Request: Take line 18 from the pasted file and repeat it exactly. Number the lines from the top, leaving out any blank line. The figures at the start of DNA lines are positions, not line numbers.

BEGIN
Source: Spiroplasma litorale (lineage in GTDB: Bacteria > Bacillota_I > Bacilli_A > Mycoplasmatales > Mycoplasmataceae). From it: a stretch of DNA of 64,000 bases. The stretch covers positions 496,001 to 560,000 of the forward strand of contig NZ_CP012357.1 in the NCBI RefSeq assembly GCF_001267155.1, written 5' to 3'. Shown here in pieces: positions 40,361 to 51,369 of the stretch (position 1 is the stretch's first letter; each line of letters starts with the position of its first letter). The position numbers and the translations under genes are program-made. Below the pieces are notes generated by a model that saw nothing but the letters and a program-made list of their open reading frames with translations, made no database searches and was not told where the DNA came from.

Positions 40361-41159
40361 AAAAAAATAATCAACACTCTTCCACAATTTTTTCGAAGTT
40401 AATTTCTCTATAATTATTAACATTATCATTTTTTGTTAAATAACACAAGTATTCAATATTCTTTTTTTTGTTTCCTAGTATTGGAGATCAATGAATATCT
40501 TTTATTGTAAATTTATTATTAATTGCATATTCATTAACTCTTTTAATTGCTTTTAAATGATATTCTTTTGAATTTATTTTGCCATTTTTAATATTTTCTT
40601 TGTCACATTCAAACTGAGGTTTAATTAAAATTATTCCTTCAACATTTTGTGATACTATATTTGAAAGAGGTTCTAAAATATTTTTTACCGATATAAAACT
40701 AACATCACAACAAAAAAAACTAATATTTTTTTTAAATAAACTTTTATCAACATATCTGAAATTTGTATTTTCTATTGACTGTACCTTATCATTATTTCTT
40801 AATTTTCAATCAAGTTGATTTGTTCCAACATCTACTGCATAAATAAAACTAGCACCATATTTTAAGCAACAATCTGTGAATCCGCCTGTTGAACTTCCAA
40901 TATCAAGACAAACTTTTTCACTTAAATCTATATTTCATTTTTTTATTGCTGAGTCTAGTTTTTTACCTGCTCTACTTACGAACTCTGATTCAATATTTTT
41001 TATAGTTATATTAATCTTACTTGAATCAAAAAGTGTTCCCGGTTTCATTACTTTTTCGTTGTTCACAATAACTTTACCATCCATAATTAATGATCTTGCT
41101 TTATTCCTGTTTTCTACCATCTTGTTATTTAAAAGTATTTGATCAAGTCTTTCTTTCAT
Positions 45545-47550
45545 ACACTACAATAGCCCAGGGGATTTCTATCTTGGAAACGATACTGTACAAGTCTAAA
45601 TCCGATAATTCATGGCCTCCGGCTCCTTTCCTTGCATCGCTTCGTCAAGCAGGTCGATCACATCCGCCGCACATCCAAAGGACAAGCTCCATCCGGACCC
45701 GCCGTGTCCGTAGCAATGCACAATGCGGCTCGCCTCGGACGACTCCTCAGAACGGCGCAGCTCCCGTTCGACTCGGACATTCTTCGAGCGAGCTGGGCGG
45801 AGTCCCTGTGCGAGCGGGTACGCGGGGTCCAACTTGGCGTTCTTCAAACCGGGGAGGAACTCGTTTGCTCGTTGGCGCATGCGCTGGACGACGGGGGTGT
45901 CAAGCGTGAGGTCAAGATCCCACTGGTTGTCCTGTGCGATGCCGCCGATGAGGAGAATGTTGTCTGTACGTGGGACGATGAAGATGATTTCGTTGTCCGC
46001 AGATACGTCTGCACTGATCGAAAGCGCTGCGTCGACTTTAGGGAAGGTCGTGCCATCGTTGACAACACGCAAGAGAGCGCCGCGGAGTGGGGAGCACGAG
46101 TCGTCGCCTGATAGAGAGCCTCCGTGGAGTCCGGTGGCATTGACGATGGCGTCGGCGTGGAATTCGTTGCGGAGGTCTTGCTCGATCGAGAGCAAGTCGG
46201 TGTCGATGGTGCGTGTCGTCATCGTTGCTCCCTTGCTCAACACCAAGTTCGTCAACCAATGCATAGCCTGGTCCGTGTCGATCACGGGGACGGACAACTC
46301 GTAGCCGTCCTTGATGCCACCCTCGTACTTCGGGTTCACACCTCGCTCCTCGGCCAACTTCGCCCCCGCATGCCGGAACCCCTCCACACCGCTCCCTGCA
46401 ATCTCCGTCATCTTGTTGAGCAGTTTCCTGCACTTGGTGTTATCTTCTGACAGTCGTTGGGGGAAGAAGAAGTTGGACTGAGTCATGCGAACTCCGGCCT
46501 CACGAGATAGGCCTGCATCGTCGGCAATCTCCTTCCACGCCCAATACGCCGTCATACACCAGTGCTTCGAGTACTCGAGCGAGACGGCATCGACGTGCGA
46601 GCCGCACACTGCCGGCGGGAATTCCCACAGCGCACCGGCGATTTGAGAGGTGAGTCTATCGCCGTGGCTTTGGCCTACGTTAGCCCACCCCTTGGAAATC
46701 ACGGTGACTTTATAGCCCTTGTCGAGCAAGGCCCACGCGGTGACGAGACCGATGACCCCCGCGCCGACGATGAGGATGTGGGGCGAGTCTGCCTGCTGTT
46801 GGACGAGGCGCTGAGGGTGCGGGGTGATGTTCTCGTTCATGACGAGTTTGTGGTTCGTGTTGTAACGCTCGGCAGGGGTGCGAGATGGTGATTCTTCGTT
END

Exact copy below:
46001 AGATACGTCTGCACTGATCGAAAGCGCTGCGTCGACTTTAGGGAAGGTCGTGCCATCGTTGACAACACGCAAGAGAGCGCCGCGGAGTGGGGAGCACGAG